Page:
Survivors of 5 N.W.T. Indian Residential School can apply for $10K in compensation

Survivors of Indian Residential Schools who attended during the day but went home at night can apply for $10,000 in compensation. Five N.W.T. residential schools are listed in the settlement.

Settlement also applies to Indian Residental School day scholars who died

St. Peter's Indian Residential School in Hay River, N.W.T. It is one of five N.W.T. Indian Residential Schools listed in the day scholar settlement in which those who attended during the day, can apply for $10,000 in compensation. (Anglican Church of Canada)
  • NOTE: An earlier version of this story said that descendants of Indian Residential School day scholars could apply for $10,000 in compensation. In fact, relatives and descendants can only apply in cases where the day scholar is deceased, no estate is appointed and they are the highest priority heir. Descendants will be able to apply to the $50 million revitalization fund, which has yet to be established. Find more claim information and forms at

Survivors of Indian Residential Schools who attended during the day, but did not sleep there, can apply for $10,000 in compensation as a result of a settlement following a class-action lawsuit.

In 2012, the Tk'emlúps te Secwe̓pemc and shíshálh Nation launched the class action lawsuit on behalf of people who attended Indian Residential Schools during the day, but went home at night — arguing that attending residential school destroyed their language and culture, violated their rights and caused psychological harm.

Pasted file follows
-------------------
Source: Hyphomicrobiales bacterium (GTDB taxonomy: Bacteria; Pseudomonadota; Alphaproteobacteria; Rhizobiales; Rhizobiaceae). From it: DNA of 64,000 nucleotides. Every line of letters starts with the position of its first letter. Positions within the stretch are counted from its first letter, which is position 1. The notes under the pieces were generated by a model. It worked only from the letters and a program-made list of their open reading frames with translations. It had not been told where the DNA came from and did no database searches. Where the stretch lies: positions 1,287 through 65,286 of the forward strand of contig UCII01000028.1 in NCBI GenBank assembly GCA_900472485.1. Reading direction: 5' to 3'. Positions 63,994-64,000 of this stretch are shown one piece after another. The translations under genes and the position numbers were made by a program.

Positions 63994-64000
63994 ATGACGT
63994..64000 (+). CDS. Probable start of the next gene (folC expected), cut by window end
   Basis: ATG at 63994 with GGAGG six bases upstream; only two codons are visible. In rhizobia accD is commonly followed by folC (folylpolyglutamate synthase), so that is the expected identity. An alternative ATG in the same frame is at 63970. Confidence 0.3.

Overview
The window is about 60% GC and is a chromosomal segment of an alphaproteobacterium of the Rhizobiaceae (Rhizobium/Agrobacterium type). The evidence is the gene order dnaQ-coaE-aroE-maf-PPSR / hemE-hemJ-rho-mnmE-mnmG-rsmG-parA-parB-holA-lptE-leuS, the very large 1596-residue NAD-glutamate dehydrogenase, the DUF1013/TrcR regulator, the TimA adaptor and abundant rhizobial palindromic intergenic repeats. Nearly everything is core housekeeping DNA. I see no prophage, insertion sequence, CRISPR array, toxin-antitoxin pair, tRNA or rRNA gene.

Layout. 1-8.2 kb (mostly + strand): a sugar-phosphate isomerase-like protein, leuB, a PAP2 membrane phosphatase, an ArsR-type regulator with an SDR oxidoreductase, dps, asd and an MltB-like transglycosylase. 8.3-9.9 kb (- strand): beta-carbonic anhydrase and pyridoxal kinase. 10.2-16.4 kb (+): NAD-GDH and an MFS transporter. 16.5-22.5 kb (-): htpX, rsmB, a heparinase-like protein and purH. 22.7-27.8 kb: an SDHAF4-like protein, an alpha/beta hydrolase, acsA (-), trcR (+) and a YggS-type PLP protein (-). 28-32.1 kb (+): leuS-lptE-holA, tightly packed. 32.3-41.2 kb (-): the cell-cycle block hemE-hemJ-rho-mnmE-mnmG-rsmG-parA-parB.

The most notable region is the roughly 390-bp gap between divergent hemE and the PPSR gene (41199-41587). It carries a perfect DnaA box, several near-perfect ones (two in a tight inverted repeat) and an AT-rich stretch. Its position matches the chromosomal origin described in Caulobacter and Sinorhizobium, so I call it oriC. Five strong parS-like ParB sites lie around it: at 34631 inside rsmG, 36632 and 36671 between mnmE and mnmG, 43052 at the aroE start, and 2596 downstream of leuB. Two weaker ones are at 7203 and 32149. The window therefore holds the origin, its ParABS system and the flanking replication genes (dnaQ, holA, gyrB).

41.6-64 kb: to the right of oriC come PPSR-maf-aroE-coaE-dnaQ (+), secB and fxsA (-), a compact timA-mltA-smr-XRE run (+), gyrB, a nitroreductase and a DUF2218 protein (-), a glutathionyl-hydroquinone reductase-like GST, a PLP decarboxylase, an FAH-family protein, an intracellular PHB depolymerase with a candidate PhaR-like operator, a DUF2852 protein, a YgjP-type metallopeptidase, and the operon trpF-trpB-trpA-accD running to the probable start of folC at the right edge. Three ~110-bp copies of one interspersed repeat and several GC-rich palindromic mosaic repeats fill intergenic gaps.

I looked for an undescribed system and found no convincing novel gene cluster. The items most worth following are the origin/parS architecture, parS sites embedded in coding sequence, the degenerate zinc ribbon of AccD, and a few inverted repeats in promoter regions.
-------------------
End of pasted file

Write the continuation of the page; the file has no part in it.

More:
A settlement was reached and then approved by the Federal Court last September. 

The settlement includes $10,000 in compensation, which survivors can apply for. For the descendant class and survivors, there is a $50-million fund for healing initiatives, education and support for language, culture, heritage and commemoration activities. 

The fund is still being established and will be administered by a non-profit society, states a notice on the settlement.

The day scholar settlement claims process opened on Jan. 4, 2022.

An estimated 12,000 to 20,000 Indian Residential School day scholars were alive in May 2005.

Who is eligible?

People who attended Indian Residential School during the day but did not sleep overnight can apply for $10,000. 

If a day scholar died on or after May 30, 2005, the estate of a deceased day scholar can submit a claim, or if there is no estate appointed, the highest priority heir can submit a claim on behalf of the deceased. 

Descendants are not otherwise eligible for the $10,000 Day Scholar compensation payment, though they can apply for funding from the Day Scholars Revitalization Fund once it is established. 

The deadline to submit a claim is Oct. 4, 2023.

Details of experiences at the school are not required. The application form requires information such as the dates applicants attended the schools.

Applicants must also upload one piece of ID, or fill out a declaration signed by a witness. 

Which schools are included in the settlement?